Richard Clarke was no Ordinary Villian, The Capital, December 26, 1974, p. 30.
A Pirate Scheme to Burn Annapolis
By Hal Burdett
The mere mention of piracy conjures up romantic legends of adventure on the high seas- Robert Louis Stevenson's immortal Treasure Island, the exploits of Captain Kidd, ... Jean Lafitte or Errol Flynn swashbuckling through his dashing roles of the 1930s and 40s. But no one ever mentions Richard Clarke of Annapolis.
Richard Clarke is probably forgotten because he never made it in the big leagues of buccaneering along with the more illustrious Kidd, Lafitte, Edward Teach and Henry Morgan. And because recorded history is somewhat foggy on what finally became of Clarke, it is well within the realm of possibility that he never even got to raise the Skull and Crossbones. But none of this was due to a lack of effort on the part of Richard Clarke: he did, after all, manage to cause quite a furor within the General Assembly of Maryland in the early years of the 18th Century.
He is portrayed as a maniacal villain whose insatiable appetite for treasure was rivaled only by his unquenchable thirst for alcohol. But Richard Clarke was no common criminal. To class him as such would be to ignore the magnitude of his plotting and the enormity of his talent for enlisting support for his questionable cause.
To burn Annapolis
We also know that his alleged scheme to burn Annapolis, then the most important town in the Province of Maryland, and simultaneously plunder the local arsenal, thoroughly and understandably enraged the colony's proprietary government back in 1707.
Clarke is described as "having a flat nose, peaked chinn and underjaw outselling the upper." Thus, it is safe to assume that he did not rely upon a charismatic physical presence to attract his following. Chroniclers of the testimony in the case against Richard Clarke reported that greed motivated his co-conspirators, and that Clarke filled their pockets with counterfeit money that he coined himself.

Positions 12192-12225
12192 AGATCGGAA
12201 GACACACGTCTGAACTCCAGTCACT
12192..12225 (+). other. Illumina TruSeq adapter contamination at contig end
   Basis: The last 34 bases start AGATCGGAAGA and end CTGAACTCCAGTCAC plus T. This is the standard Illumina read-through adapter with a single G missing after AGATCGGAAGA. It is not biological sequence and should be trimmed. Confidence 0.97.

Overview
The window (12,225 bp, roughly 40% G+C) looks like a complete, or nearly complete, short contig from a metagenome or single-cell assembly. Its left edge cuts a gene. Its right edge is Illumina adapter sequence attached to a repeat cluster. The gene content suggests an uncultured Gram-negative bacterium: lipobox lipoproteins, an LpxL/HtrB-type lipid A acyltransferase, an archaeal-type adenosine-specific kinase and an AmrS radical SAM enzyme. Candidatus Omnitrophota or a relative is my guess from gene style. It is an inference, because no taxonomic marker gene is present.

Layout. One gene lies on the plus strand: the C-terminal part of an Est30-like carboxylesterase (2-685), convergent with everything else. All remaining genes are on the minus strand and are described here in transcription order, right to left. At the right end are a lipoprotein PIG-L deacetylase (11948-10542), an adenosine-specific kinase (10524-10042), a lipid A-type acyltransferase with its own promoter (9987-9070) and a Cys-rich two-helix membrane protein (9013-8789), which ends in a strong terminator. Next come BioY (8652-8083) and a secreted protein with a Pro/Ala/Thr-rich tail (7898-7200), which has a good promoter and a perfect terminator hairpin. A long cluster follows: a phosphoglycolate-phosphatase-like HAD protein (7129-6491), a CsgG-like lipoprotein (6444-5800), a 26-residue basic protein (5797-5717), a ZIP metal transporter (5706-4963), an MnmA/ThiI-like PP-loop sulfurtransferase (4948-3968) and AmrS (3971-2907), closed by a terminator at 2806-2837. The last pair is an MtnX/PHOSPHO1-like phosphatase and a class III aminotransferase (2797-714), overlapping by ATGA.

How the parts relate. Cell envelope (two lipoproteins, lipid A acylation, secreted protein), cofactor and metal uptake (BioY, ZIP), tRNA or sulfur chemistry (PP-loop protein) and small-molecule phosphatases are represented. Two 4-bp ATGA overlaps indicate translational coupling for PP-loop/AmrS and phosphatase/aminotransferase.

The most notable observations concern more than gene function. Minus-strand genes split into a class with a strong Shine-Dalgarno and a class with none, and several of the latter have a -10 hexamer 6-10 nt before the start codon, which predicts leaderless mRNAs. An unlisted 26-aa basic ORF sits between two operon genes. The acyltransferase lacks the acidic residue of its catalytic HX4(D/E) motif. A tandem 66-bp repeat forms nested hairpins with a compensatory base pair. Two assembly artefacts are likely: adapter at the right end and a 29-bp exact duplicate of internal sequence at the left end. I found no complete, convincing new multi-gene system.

Addressing the House of Delegates in Annapolis on March 27, 1707, the Royal Governor, John Seymour, charged that august body with the investigation of allegations against Clarke in tones that had all the fine subtlety of an executioner sharpening a new ax. Governor Seymour's request to the legislators, in fact, sounded more like an indictment. He emphasized that the crimes of Richard Clarke were "so notoriously aggravated, they cry aloud for justice."
Four days later, a five- member committee was selected to conduct the probe. And, on April 4, the House of Delegates issued a formal response to the Governor that clearly demonstrated its understanding of the full impact of his message.
The House reply asserted that its membership was well aware of
Great and dangerous designs which have been carrying on by wicked people, enemys to Her Majesty Government, to destroy the records, arms and ammunition of this town, and all that was necessary to render this Government safe and secure...
After profusely thanking the Governor for
the great care and prudence you have showed in the preservation of all those things, and the preventing (of) the effect to soe dangerous a conspiracy...
the House advised him to order the attorney general to prosecute everyone found to be connected with the crimes.
The investigatory committee, headed by Col. John Contee began tracing the intricate web of conspiracy and reporting findings to the House
The committee concluded "that Richard Clarke, Daniel Wells and a certaine person who term'd himself a saylor" had plotted
to take some vessell, and get what assistance they could...to disturb her Majesty's peace and government, here, to make an attempt upon the towne of Annapolis, and burn some houses here, and whilst that consternation continued, to seize the magazine and powder house to furnish themselves with arms and ammunition to goe a privateering...
According to the committee, Clarke and his cohorts got